What makes a design leader great?
Is it necessary to be a good designer in order to be a great design leader?
“Not really. How does it matter if a person is a good designer or not? If you want to be a great design leader, then managerial and process skills are most crucial for successful execution; everything else is secondary.
This is the most common answer that I get to hear whenever I pose this question to designers. I guess it’s because most of the design-led organizations grapple with planning, execution, and zillion other management related crapola. And maybe, just maybe, creative people find it a little difficult to brainstorm execution strategies. So a leader with such skills brings that missing piece of the puzzle with them.
No doubt, there is a certain element of truth in that answer but I’m not fully sold on it.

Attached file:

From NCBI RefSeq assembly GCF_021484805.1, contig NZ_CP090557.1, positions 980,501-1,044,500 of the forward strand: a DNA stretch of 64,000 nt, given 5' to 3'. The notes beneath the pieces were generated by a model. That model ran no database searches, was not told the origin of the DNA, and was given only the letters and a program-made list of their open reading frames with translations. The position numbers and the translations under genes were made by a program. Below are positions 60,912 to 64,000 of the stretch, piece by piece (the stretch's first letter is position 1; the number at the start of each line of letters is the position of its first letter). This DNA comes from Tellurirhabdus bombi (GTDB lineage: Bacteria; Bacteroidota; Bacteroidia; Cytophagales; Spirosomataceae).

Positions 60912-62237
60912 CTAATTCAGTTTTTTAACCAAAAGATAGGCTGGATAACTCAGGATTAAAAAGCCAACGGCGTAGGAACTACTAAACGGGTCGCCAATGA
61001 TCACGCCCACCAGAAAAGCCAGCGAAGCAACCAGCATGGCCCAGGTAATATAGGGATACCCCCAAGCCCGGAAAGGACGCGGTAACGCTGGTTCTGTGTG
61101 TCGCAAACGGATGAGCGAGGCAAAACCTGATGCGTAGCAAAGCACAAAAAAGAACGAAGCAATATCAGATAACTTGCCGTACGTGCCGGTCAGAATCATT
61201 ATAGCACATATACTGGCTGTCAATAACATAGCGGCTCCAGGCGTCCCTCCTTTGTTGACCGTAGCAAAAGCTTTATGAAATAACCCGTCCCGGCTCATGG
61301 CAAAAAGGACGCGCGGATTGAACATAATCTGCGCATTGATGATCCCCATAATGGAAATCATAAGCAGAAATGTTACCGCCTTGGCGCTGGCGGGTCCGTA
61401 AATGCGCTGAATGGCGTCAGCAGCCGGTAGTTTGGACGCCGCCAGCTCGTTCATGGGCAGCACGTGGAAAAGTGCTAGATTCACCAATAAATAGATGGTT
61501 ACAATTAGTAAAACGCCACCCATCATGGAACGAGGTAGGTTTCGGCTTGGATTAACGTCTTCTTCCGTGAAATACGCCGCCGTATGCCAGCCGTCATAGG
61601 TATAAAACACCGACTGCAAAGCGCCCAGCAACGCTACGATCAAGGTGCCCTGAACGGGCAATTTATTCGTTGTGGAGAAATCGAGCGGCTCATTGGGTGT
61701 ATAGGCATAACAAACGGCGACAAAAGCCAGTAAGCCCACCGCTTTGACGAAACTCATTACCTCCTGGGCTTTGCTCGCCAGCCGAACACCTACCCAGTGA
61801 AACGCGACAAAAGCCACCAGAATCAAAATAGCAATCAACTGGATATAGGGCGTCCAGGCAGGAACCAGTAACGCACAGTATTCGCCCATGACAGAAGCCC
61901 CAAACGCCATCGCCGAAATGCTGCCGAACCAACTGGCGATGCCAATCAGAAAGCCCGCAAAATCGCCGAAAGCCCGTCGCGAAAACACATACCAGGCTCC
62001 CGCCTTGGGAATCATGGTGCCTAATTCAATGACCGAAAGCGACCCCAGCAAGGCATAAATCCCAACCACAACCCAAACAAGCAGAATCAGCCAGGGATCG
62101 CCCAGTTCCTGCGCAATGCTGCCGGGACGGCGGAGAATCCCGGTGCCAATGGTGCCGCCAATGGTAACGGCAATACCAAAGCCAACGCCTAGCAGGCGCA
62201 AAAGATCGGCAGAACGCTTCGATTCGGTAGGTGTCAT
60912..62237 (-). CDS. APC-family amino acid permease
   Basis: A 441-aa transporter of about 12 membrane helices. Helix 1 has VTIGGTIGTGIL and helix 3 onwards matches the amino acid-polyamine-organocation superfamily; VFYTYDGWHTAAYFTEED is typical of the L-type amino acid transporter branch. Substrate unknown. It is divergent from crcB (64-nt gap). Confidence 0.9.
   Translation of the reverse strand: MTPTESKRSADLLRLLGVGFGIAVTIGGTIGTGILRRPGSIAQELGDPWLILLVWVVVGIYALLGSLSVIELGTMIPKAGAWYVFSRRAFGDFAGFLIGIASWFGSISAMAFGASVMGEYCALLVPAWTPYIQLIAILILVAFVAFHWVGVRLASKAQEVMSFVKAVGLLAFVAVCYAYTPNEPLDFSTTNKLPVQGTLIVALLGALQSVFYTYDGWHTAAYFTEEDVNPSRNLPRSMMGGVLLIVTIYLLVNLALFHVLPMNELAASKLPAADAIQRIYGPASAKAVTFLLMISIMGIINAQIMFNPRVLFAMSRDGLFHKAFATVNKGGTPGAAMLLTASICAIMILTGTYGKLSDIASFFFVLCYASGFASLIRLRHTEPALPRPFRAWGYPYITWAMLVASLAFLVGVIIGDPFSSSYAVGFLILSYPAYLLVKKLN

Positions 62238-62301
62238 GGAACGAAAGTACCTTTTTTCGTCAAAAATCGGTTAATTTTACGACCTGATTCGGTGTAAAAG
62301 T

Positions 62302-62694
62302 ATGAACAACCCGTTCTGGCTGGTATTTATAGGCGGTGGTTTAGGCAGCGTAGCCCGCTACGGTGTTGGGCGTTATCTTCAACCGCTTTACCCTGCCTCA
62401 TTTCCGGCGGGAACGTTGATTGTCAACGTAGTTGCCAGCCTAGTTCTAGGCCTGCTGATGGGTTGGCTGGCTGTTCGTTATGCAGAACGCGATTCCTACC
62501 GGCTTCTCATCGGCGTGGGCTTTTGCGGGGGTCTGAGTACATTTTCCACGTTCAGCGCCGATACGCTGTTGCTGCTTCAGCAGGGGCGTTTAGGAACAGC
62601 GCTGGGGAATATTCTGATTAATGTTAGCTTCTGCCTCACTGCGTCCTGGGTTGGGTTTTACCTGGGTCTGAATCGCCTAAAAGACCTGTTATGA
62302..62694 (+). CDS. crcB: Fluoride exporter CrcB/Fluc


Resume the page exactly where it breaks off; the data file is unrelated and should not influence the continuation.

Of course, one has to have great managerial skills to lead anything. But, shouldn’t a leader have authority on the underlying nature of the business — in this case, design?
I’ve been wrestling with this thought for a while. No matter how much I think and the number of people that I talk to, it all gravitates back to a few central themes.
I don’t have an exhaustive list of traits of a design leader – Ah! that would require an exhaustive research at an epic scale.
But, the below list has recurring opinions that I heard from the fellow designer when I asked them “what kind of qualities are non-negotiable in a design leader?”
Putting down everything I heard and introspected-on as below-
Great design leaders are analytical
“It requires a very unusual mind to undertake the analysis of the obvious.” ― Alfred North Whitehead